U.S. Senate Majority Leader Chuck Schumer, who introduced federal cannabis legislation last week, hopes its models New York State’s goals for social equity for those impacted by the War on Drugs. Photo Robbie Sequeria

“We’re trying at the federal to mimic what New York has done. Not just in legalization and ending criminalization but making sure social justice is an essential part of any legislation, ” said Senator Chuck Schumer, who last week introduced a federal legalization bill with social equity provision with fellow Democratic Senators Ron Wyden and Cory Booker. “This great Cannabis Hub will become a model, not just for New York City, not just for New York State, but let there be hubs like this throughout the country.”

In addition to making sure that the state’s cannabis policy benefits communities that were disproportionately harmed by pot prohibition — primarily through reinvesting 40% of sales tax on weed — 50% of adult-use cannabis licenses are reserved social and economic equity applicants.

In March, Gov. Kathy Hochul announced that the first 100 retail cannabis licenses will go to people who have served prison sentences for cannabis convictions. But ensuring that the MRTA’s main philosophy — repairing the decade-long damage of cannabis prohibition and guaranteeing fair and equitable access to the new cannabis economy — into reality is easier said than done.

“I’m skeptical,” said Jackson Ford, a Concourse native who spent nine months in jail for possession in 2011. “I think this industry in two or three years is going to run by a bunch of Silicon Valley wannabe’s who didn’t make it in crypto or tech. Those business opportunities aren’t coming for people like me, because I don’t believe they will honor their promises when the highest bidders come out the woodwork.”

Fears of being undermined

Cannabis justice activists are also weary of a years-long movement started by Black and brown organizers highlighting the disproportionate rates at which cannabis was enforced in their neighborhoods around 2010 being co-opted.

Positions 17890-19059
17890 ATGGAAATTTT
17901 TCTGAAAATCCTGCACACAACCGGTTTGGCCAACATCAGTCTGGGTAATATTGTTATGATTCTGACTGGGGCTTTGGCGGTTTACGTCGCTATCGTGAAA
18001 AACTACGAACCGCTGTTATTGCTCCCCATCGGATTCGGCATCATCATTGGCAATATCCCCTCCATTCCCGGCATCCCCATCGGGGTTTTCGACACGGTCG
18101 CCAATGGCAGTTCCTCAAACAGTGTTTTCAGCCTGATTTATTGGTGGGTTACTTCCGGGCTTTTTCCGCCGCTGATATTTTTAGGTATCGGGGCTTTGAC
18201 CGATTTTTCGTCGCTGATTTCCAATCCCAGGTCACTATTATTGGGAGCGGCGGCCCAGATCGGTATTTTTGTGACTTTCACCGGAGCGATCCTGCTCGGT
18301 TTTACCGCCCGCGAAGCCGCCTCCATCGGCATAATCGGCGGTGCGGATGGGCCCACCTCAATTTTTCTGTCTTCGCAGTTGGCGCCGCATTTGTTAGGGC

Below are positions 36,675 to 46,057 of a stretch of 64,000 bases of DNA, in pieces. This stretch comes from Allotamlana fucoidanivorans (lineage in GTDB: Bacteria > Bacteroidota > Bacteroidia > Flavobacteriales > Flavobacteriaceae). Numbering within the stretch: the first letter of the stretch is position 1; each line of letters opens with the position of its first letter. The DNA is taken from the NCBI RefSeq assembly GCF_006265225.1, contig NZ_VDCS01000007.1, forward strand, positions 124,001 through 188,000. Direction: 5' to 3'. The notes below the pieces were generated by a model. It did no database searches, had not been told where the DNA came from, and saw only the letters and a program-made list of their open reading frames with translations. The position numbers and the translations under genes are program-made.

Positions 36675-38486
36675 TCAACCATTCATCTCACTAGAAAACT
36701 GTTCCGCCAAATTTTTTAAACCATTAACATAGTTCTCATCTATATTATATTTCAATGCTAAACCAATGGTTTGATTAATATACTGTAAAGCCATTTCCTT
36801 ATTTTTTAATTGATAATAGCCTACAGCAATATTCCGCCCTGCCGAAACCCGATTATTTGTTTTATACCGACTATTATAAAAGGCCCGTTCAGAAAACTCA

MRTA, which was signed into law by then-Gov. Andrew Cuomo in March 2021, followed years of stop-start legislative efforts to legalize weed, with social equity provisions included at the request of grassroots cannabis justice advocates.

“We have been very clear that when we say (social equity) for Black and Latino people, we mean those without resources,” said Executive Director of Drug Policy Action Kassandra Frederique. “That’s important because the same people that were calling the police on Tyrone because he was smoking in front of their high-rise building are the same ones rushing to the front to be social equity applicants.”

And for those laying the groundwork for this initiative and ensuring the Bronx is not left behind in the state’s legal cannabis rollout, learning from past mistakes in other state’s legal cannabis rollouts is key.

When California’s legal cannabis measure passed in 2016, unintended consequences led to high cannabis taxes and overregulation that made it impossible for most small growers and retailers to get licensed, which in turn gave more space to corporate multistate operators, advocates told the Times.

And while Massachusetts implemented a social equity framework in that same year, by June 2022, only 235 of the approved 1,399 applications for licenses by the Massachusetts Cannabis Control Commission were for social equity applicants, according to reporting done by the Journal Inquirer.

“We’re really building this plane while it flies. What we’re trying to do hasn’t been done,” said Eli Northrup of the Bronx Defenders. “The way that (MRTA) was written in New York was a reaction to the ineffectiveness of the social equity provisions in other states. I think we’re trying something that goes farther than any other state in this regard.”

Reach Robbie Sequeira at [email protected] or (718) 260-4599. For more coverage, follow us on Twitter, Facebook and Instagram @bronxtimes.